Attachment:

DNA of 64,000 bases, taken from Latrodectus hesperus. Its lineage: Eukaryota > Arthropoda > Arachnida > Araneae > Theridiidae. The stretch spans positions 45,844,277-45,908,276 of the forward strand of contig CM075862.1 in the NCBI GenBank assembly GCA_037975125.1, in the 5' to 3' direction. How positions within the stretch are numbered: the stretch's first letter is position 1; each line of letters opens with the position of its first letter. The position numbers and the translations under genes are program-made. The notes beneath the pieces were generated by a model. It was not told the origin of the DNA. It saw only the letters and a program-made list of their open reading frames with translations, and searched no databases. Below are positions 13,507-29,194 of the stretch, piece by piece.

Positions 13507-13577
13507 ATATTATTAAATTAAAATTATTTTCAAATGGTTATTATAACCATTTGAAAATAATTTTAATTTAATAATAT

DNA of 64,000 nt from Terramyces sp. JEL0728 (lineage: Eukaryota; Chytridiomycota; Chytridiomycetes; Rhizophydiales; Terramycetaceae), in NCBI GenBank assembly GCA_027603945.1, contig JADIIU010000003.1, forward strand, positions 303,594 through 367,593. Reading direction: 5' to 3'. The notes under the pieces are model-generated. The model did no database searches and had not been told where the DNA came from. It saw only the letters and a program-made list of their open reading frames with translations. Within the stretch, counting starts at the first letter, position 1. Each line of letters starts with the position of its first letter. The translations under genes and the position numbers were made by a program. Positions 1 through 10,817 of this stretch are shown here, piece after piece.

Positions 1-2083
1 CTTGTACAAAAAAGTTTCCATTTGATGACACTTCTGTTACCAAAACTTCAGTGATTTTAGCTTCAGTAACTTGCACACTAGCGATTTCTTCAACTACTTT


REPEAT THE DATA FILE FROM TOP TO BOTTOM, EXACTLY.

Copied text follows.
DNA of 64,000 bases, taken from Latrodectus hesperus. Its lineage: Eukaryota > Arthropoda > Arachnida > Araneae > Theridiidae. The stretch spans positions 45,844,277-45,908,276 of the forward strand of contig CM075862.1 in the NCBI GenBank assembly GCA_037975125.1, in the 5' to 3' direction. How positions within the stretch are numbered: the stretch's first letter is position 1; each line of letters opens with the position of its first letter. The position numbers and the translations under genes are program-made. The notes beneath the pieces were generated by a model. It was not told the origin of the DNA. It saw only the letters and a program-made list of their open reading frames with translations, and searched no databases. Below are positions 13,507-29,194 of the stretch, piece by piece.

Positions 13507-13577
13507 ATATTATTAAATTAAAATTATTTTCAAATGGTTATTATAACCATTTGAAAATAATTTTAATTTAATAATAT

DNA of 64,000 nt from Terramyces sp. JEL0728 (lineage: Eukaryota; Chytridiomycota; Chytridiomycetes; Rhizophydiales; Terramycetaceae), in NCBI GenBank assembly GCA_027603945.1, contig JADIIU010000003.1, forward strand, positions 303,594 through 367,593. Reading direction: 5' to 3'. The notes under the pieces are model-generated. The model did no database searches and had not been told where the DNA came from. It saw only the letters and a program-made list of their open reading frames with translations. Within the stretch, counting starts at the first letter, position 1. Each line of letters starts with the position of its first letter. The translations under genes and the position numbers were made by a program. Positions 1 through 10,817 of this stretch are shown here, piece after piece.

Positions 1-2083
1 CTTGTACAAAAAAGTTTCCATTTGATGACACTTCTGTTACCAAAACTTCAGTGATTTTAGCTTCAGTAACTTGCACACTAGCGATTTCTTCAACTACTTT